Poster Paper: SNAP Benefit Amount, Negative Net Income, and Diet

Saturday, November 10, 2018
Exhibit Hall C - Exhibit Level (Marriott Wardman Park)

*Names in bold indicate Presenter

Sabrina K. Young, University of Illinois, Chicago

The Supplemental Nutrition Assistance Program (SNAP) aims to support a sufficient and healthful diet for low-income Americans. SNAP is an in-kind benefit program that provides funds that can be spent on any food or beverages for consumption at home except alcohol and tobacco. Since SNAP is distributed in a lump sum on a monthly basis, there is an accumulating literature focusing on the experience of SNAP recipients across the monthly SNAP fund disbursement cycle. Increasing evidence suggests that over the month, as the SNAP balance decreases, SNAP households alter their food purchasing and consumption patterns, leading to increased food insecurity and poor diet.

Previous research has found that after an increase in SNAP benefits due to the American Recovery and Reinvestment Act of 2009 (ARRA): (1) food insecurity decreases, (2) total household food budget increases, and (3) caloric intake smoothes across the month. My preliminary work using NHANES data from 2013-2014 suggests that at the end of the ARRA, when benefits decrease, caloric intake begins to decreaser5t towards the end of the monthly SNAP cycle. Recent work has determined that SNAP benefit per meal falls short of cost per meal and that SNAP participants report that an increase in benefits of $42 per week would decrease food insecurity by 62 percent.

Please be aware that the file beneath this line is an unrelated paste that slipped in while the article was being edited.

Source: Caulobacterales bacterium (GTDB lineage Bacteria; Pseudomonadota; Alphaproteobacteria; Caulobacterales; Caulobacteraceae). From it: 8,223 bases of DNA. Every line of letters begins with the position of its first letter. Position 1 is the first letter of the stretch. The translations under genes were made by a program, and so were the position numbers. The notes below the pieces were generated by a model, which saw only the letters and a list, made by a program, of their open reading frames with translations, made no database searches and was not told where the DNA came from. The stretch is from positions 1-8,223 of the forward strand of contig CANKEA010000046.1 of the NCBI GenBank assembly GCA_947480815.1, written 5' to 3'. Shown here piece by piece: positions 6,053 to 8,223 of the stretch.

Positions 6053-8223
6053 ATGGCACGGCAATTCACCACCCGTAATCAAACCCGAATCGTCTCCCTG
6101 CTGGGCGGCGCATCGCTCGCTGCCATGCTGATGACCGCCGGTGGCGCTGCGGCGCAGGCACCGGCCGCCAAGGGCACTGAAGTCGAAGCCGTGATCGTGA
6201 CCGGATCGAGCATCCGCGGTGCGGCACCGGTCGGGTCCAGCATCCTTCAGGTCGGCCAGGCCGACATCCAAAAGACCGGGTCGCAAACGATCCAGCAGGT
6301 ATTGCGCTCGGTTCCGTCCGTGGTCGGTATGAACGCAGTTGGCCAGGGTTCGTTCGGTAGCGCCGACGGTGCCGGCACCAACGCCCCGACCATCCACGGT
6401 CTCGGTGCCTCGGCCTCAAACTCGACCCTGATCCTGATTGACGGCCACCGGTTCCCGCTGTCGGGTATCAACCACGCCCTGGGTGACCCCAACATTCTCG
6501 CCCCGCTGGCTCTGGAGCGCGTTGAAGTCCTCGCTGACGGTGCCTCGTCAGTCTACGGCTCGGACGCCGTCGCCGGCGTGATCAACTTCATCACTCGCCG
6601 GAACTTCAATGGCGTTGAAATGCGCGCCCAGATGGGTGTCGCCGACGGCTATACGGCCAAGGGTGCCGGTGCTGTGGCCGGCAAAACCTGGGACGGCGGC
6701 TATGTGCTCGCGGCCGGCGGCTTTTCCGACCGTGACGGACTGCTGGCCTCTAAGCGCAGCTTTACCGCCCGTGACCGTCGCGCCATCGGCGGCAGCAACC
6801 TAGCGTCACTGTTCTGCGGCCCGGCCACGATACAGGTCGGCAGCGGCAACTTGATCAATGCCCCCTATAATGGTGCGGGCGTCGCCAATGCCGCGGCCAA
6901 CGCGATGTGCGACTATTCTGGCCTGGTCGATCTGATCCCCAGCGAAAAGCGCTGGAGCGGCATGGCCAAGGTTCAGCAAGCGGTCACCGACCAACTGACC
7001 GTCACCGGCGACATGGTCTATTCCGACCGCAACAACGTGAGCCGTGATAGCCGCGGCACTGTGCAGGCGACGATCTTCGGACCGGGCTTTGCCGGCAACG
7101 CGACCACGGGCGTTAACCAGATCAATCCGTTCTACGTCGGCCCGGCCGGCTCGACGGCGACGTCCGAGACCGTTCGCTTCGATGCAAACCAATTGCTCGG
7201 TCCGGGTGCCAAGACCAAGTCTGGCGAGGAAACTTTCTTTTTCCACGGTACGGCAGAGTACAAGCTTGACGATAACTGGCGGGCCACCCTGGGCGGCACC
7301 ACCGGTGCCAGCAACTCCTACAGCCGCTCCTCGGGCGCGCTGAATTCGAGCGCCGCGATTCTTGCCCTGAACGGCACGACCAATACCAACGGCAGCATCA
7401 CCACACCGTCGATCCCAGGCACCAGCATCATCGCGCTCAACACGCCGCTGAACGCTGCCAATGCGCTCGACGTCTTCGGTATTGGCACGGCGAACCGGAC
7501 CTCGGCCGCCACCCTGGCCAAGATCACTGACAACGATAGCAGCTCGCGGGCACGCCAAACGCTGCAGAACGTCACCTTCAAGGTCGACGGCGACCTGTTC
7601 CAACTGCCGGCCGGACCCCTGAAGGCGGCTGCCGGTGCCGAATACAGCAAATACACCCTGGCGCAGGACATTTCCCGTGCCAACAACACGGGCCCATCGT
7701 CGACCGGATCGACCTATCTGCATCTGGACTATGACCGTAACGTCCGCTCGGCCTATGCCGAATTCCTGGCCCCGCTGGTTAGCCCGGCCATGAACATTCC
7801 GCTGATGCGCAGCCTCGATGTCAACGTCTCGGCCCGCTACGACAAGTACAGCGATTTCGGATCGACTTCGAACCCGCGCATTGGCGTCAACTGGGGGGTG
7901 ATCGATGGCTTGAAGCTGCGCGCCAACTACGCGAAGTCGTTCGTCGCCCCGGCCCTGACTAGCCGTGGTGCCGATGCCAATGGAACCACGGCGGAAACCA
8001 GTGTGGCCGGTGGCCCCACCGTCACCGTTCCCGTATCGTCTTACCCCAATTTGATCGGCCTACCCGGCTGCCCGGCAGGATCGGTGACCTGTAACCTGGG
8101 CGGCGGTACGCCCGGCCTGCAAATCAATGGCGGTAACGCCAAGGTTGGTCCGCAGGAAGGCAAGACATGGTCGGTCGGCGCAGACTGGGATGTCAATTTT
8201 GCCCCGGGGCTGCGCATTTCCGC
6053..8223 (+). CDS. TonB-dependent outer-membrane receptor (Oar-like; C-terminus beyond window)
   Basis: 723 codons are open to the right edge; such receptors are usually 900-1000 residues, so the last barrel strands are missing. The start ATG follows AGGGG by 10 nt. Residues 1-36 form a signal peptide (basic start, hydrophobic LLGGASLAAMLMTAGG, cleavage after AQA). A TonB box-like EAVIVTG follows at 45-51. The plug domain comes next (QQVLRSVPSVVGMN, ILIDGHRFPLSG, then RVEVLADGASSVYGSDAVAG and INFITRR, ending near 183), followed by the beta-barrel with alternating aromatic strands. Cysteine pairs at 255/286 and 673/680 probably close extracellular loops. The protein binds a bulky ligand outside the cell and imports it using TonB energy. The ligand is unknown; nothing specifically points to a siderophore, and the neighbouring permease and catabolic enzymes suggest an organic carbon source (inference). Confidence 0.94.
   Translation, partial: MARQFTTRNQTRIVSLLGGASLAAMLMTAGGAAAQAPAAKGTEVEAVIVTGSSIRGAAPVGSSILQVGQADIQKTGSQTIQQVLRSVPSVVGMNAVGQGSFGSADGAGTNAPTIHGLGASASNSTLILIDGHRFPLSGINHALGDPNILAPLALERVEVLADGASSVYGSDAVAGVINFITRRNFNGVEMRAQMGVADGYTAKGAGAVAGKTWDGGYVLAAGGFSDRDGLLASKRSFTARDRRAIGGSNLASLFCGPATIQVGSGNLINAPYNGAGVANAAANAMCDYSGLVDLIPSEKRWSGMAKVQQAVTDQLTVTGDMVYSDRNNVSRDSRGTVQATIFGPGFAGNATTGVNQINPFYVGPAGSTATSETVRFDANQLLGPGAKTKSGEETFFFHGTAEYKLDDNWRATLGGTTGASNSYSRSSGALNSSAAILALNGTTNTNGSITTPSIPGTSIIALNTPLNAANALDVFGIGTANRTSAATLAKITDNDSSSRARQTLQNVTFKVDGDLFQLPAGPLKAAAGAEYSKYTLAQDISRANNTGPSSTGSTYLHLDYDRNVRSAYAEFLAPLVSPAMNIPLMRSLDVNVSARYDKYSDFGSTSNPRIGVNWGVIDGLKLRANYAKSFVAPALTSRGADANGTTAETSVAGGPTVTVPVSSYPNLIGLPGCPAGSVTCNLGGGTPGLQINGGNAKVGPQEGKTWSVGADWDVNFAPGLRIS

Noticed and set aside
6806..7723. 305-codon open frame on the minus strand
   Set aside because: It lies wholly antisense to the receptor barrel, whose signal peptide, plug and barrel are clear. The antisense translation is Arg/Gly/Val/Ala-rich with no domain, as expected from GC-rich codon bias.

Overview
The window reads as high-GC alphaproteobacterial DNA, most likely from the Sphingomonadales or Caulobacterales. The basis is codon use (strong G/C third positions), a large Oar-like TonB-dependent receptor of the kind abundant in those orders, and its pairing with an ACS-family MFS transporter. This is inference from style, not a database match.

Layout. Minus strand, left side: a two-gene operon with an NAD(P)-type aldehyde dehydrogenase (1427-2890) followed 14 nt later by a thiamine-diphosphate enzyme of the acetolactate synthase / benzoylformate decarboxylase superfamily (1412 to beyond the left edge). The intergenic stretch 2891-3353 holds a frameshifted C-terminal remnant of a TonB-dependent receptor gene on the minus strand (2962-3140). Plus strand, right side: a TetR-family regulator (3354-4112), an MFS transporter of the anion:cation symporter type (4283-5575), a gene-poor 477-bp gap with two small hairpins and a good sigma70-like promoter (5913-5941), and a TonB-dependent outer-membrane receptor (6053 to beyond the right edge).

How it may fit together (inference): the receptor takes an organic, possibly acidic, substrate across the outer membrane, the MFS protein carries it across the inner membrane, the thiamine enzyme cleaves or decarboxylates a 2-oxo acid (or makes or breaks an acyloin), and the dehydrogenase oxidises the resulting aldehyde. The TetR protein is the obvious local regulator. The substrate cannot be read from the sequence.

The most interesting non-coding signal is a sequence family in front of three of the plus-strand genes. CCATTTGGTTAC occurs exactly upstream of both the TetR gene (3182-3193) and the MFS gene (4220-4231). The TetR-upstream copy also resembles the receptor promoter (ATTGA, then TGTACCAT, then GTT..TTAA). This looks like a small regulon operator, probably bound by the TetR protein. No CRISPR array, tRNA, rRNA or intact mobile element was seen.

This research is the first to assess the effects of SNAP benefit amount using a negative net income. I provide a comparison of those who are arguably receiving less in SNAP benefits than they may require, since they have a negative net income, with those who receive the same amount (minimum benefit) but do not have a negative net income. Using data from the Food Acquisition and Purchase Survey (collected April 2012-January 2013), I compare food insecurity, caloric intake, and dietary quality using micronutrients and the Healthy Eating Index (HEI), the standard measure of dietary quality. FoodAPS collects measures designed specifically for calculating SNAP eligibility based on gross and net income. Benefit amounts are directly based on net income, which I estimate using these measures. I then compare two groups of households that receive the maximum benefit: (1) those with a negative estimated net income and (2) those with a positive estimated income. A significant difference would suggest that those with a negative benefit are not receiving sufficient benefits, and that benefit amount is meaningful for the poorest of households.

Findings from this study provide insight into the effects of benefit level on household and individual food insecurity and diet and have the potential to inform decisions to better support low-income families in maintaining a sufficient, healthy diet for prevention of obesity and chronic disease as well as support for economic well-being. Because many negative health outcomes are associated with food insecurity and poor diet, understanding the role SNAP plays in household food consumption is important.